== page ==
and character promptly. If she should say no, she would render herself chargeable with the crime of heresy.
But she was equal to the occasion. She drew a distinct line of separation between the Church's authority over her as a subject member, and the matter of her mission. She said she loved the Church and was ready to support the Christian faith with all her strength; but as to the works done under her mission, those must be judged by God alone, who had commanded them to be done.
The judge still insisted that she submit them to the decision of the Church. She said—
"I will submit them to Our Lord who sent me. It would seem to me that He and His Church are one, and that there should be no difficulty about this matter." Then she turned upon the judge and said, "Why do you make a difficulty when there is no room for any?"
Then Jean de la Fontaine corrected her notion that there was but one Church. There were two—the Church Triumphant, which is God, the saints, the angels, and the redeemed, and has its seat in heave; and the Church Militant, which is our Holy Father the Pope, Vicar of God, the prelates, the clergy and all good Christians and Catholics, the which Church has its seat in the earth, is governed by the Holy Spirit, and cannot err. "Will you not submit those matters to the Church Militant?"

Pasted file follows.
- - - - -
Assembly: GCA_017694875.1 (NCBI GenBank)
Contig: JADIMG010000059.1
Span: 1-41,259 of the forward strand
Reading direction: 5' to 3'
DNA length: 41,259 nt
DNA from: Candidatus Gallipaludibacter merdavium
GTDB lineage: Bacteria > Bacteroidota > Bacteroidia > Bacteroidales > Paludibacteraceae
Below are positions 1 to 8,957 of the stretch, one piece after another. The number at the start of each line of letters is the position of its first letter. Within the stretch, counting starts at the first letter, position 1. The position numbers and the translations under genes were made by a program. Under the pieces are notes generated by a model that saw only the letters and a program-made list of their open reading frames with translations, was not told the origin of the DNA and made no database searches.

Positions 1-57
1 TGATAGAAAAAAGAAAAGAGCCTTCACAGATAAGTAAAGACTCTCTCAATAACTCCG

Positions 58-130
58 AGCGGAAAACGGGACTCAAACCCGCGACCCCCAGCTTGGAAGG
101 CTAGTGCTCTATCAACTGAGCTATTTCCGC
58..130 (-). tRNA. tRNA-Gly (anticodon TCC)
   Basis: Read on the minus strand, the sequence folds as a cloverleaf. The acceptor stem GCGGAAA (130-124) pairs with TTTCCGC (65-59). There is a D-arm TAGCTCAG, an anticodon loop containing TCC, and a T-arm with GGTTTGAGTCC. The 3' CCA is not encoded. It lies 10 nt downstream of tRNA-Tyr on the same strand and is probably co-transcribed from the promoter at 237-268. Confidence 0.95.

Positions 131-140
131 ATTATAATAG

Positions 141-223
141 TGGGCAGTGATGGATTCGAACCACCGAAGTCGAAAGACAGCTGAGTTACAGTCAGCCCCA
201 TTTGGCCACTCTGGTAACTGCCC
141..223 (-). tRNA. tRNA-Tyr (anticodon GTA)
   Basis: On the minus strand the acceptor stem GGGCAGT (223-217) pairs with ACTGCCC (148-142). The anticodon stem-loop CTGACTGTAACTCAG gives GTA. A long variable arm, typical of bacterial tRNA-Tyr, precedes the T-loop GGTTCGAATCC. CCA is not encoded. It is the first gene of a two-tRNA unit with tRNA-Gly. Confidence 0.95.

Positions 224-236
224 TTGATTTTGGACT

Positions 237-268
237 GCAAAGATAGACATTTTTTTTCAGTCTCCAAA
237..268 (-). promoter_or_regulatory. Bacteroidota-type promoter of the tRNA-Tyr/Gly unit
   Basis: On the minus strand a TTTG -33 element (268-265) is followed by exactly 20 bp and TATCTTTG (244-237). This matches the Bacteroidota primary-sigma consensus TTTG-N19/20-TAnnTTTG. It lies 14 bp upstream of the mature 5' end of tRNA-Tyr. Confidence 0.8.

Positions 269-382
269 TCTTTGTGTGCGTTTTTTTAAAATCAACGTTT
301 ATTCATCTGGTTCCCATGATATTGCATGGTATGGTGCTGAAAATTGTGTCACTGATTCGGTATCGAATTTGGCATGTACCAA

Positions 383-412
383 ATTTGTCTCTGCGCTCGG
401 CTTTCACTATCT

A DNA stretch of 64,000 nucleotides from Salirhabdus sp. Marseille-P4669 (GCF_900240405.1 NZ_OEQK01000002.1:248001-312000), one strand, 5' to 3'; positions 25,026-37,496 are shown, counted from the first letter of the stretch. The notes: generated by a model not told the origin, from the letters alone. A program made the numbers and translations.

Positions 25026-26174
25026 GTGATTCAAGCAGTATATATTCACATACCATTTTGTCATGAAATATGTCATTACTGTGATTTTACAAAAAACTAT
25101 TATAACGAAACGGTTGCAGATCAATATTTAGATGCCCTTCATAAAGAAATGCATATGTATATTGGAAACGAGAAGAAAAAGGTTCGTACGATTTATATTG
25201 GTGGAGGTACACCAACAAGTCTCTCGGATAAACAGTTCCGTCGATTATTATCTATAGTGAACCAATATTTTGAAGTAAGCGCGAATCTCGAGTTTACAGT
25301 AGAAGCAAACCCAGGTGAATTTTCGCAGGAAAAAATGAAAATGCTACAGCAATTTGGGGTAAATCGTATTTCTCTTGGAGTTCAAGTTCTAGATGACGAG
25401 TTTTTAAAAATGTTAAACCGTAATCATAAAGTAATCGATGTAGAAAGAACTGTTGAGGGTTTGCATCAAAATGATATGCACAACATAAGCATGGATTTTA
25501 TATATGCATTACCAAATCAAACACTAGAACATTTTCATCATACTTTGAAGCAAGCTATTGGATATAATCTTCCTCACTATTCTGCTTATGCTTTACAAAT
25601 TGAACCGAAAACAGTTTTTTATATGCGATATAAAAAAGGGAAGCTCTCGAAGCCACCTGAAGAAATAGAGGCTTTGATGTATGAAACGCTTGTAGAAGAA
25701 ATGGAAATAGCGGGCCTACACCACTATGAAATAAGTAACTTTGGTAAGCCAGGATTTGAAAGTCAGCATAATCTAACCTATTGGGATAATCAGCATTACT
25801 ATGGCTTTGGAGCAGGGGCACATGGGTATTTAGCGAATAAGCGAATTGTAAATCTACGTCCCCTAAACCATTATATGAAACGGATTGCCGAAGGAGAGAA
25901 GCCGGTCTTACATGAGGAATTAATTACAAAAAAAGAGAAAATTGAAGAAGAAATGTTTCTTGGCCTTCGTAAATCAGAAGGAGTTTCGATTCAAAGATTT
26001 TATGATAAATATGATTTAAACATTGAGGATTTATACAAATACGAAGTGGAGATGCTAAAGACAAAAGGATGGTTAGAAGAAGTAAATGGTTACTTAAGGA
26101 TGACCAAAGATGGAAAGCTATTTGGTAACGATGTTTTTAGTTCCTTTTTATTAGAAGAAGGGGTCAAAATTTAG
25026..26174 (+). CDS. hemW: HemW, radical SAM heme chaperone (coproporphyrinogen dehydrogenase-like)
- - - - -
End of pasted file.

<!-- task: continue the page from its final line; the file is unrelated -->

"I am come to the King of France from the Church Triumphant on high by its commandant, and to that Church I will submit all those things which I have done. For the Church Militant I have no other answer now."
The court took note of this straitly worded refusal, and would hope to get profit out of it; but the matter was dropped for the present, and a long chase was then made over the old hunting-ground—the fairies, the visions, the male attire, and all that.
In the afternoon the satanic Bishop himself took the chair and presided over the closing scenes of the trial. Along toward the finish, this question was asked by one of the judges: